Last week in Part 4 (see
Negative Boost Revisited, Part 4) we showed you exactly where negative boosts (ie flow
restrictions) existed in the EF Falcon’s intake system. And now it’s time to get
rid of as many pesky negative boost critters as possible.
But first a brief recap.
We found that the chief flow restriction is the
airbox exit – over the few centimetres between the inside of the airbox and the
outlet duct, there’s a pressure drop of 6 inches of water - that’s nearly 38 per
cent of the total intake restriction! Next up on the smelly list is the flow
restriction to the airbox intake snorkel. The air reaches the intake snorkel
through the gap between the bonnet locking platform and the leading edge of the
bonnet and this intake has a pressure drop of 3.2 inches of water. Not far
behind in terms of restriction are the dual ducts that connect the airbox to the
In fact, just about the only things that can stay
unchanged are the airbox and filter. The above graph shows that swapping the
standard air filter element for another better flowing one would achieve almost
nothing in terms of improvement. After all, of the total 16 inches of water
pressure drop caused by the intake system, just 1 inch was being caused by the
So where to begin? We started by working backwards
from the throttle body.
Gone was this dual duct, replaced with....
...the intake duct from a BA Falcon. The BA intake
uses a single, much larger diameter tube, with a resonant chamber tee’d off it.
The connection to the throttle body is normally maintained by a spiral spring
that slips around the ruber trunking, but to improve this seal we used one of
the original hose-clamps from the EF plumbing. The BA Falcon duct cost $35 from
5 minutes Cost: $35
The BA intake stopped about 75mm short of the
original airbox, but that was no problem because the original inside airbox
pick-up was replaced with...
...this much larger duct. The original was unbolted
and a new duct made from 75mm plastic stormwater pipe. The end was heated over a
hot plate and then forced down over a small upturned bowl, flaring it into a
good looking bellmouth. Using a sanding roll held in an electric drill, the hole
through the airbox was enlarged slightly until the new pipe was a tight
push-fit. The pipe was cut to length to provide a good match with the BA Falcon
intake duct and then the PVC pipe was sanded smooth with wet-and-dry and painted
black with a spray can. Cheap and easy!
60 minutes Cost: $8 (for the paint – already had the pipe)
This standard intake snorkel to the airbox was
... another factory Ford part, this snorkel being
from a Tickford EL GT (Ford part number EFTVE 9A624A). We bought this part on
eBay for $45 plus freight. The intake mouth is much bigger than stock and the
body of the snorkel also is a little larger. The factory rubber bonnet seal fits
nicely around the new snorkel which screws straight into place.
5 minutes Cost: $55
But what about this small bonnet gap that feeds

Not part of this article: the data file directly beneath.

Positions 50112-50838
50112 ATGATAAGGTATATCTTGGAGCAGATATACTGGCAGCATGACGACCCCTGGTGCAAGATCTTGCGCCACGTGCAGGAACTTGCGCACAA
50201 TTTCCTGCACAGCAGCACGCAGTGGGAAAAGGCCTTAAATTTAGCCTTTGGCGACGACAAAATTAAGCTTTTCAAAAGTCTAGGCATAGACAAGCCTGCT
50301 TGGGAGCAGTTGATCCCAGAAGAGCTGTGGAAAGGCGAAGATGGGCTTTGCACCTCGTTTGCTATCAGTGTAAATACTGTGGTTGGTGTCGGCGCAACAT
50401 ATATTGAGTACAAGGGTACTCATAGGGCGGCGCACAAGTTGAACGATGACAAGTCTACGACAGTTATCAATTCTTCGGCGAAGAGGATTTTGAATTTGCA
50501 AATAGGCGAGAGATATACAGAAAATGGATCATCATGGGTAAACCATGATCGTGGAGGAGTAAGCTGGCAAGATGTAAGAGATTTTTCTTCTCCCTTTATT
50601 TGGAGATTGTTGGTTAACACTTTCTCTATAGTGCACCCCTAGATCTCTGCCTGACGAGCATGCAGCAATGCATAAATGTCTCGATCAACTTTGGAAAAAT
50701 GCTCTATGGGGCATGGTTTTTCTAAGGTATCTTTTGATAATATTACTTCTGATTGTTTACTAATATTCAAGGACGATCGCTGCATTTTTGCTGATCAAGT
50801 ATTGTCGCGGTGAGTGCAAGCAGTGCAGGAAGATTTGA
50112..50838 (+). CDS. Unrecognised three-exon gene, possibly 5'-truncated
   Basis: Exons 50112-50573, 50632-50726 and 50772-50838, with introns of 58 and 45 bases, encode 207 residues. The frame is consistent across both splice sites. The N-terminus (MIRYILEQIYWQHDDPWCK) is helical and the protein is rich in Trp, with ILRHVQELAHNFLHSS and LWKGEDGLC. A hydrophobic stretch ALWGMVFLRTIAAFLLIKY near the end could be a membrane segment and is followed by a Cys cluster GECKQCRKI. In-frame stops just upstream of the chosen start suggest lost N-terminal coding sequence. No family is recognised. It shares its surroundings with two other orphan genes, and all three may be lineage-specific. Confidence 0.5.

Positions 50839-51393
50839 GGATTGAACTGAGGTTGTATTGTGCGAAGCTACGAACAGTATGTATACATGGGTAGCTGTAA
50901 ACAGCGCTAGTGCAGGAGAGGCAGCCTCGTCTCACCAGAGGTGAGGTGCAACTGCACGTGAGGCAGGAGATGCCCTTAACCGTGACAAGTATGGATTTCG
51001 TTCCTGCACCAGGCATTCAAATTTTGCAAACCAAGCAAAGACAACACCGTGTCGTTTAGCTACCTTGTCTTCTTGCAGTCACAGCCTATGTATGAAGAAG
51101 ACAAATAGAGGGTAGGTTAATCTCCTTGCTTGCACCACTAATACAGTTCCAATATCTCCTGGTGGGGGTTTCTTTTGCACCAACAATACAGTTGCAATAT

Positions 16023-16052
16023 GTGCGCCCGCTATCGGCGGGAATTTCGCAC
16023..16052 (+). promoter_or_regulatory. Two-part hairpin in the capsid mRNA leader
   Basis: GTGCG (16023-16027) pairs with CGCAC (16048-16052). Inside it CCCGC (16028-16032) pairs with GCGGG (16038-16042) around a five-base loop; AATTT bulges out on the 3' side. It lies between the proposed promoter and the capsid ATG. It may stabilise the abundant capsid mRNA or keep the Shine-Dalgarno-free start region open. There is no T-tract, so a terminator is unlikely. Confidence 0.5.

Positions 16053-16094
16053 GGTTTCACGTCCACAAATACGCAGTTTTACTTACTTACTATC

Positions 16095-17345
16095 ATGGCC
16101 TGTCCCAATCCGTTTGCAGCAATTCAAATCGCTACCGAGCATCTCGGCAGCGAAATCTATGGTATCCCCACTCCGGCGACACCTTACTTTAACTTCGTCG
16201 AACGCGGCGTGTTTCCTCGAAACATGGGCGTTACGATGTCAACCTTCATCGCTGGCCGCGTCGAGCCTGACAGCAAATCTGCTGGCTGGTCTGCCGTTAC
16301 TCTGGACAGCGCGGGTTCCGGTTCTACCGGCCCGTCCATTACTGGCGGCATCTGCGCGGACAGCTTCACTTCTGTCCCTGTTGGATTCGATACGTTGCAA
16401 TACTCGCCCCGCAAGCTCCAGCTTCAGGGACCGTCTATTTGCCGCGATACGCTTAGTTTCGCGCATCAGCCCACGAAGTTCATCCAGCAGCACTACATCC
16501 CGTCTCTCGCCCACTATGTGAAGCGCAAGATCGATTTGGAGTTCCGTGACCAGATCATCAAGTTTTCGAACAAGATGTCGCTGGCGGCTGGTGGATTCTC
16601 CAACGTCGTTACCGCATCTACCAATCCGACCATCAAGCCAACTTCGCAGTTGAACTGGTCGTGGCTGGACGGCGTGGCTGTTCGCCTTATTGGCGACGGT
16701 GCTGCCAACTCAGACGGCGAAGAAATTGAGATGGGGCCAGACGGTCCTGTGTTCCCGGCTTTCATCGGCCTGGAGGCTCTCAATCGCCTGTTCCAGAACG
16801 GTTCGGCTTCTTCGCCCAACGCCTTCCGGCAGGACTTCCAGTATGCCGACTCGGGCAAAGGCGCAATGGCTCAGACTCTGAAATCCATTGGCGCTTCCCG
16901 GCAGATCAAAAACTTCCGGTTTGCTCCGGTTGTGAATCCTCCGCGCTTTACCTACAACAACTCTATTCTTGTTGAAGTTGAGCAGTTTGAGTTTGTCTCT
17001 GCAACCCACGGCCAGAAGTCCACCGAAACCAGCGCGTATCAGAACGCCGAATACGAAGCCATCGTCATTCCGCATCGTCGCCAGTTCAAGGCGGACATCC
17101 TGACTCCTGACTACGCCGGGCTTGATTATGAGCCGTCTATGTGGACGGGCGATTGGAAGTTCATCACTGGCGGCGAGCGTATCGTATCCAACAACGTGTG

the airbox intake snorkel – one that we figure is located in an aerodynamically
low pressure area? Well, the easiest way of overcoming that is to connect the
airbox intake snorkel to a high pressure area – like the one existing in front
of the radiator.
This new flow path was easily achieved by
installing a new 75mm diameter plastic pipe from adjacent the mouth of the
intake snorkel down through two plastic panels to the area in front of the
radiator. Heating and bending the plastic pipe gave a nice finish – easily
achieved with a heat gun or electric stove and some simple hand tools. To clear
some of the obstructions on the way, the pipe was also dented slightly – again
by using a heat gun and a tool to form the correct shape.
A forward-facing elbow was placed at the base of
this duct, with the mouth flared with the heat-and-bend technique. The elbow is
optional – just connecting the pipe to the area in front of the radiator will
allow it to pick-up high pressure air (see
Eliminating Negative Boost - Part 5
for how this approach was
followed on an Audi S4.)
90 minutes Cost: $8
Previously, we’d recorded an intake system
pressure drop of 16 inches of water – that included the snorkel, airbox, air
filter and filter-to-throttle duct. As was stated earlier in this series, 16
inches of water pressure drop at full power is a pretty good result for a
standard intake system, in turn making it harder to create improvements.
But with the modified intake system, that full
power pressure drop was reduced to 9 inches of water – an improvement of 44 per
And we’re talking only about $100 and under 3
hours for all the intake mods. We also haven’t diminished the factory
quality of air filtration and the intake air temp has not been increased – in
fact, it’s now almost certainly cooler than previously. For those who don't know Falcon engine bays, the underbonnet view is
also close to stock.
Because the reduced intake restriction depends to
some extent on the fact that the car is moving through air, we were uncertain as
to whether to bother doing a dyno run. But since we needed a baseline for the
later mods, we put the Falcon on ChipTorque’s dyno anyway. And even in the dyno room
(which no way has the characteristics of on-road airflow) we still saw a
distinctive and repeatable gain of 3kW at the rear wheels.
On the road the engine now revs out more freely
above 4000 rpm and the throttle response at all revs is clearly sharper.
For under 3 hours of time and $110, success!
dyno run was performed courtesy of ChipTorque.
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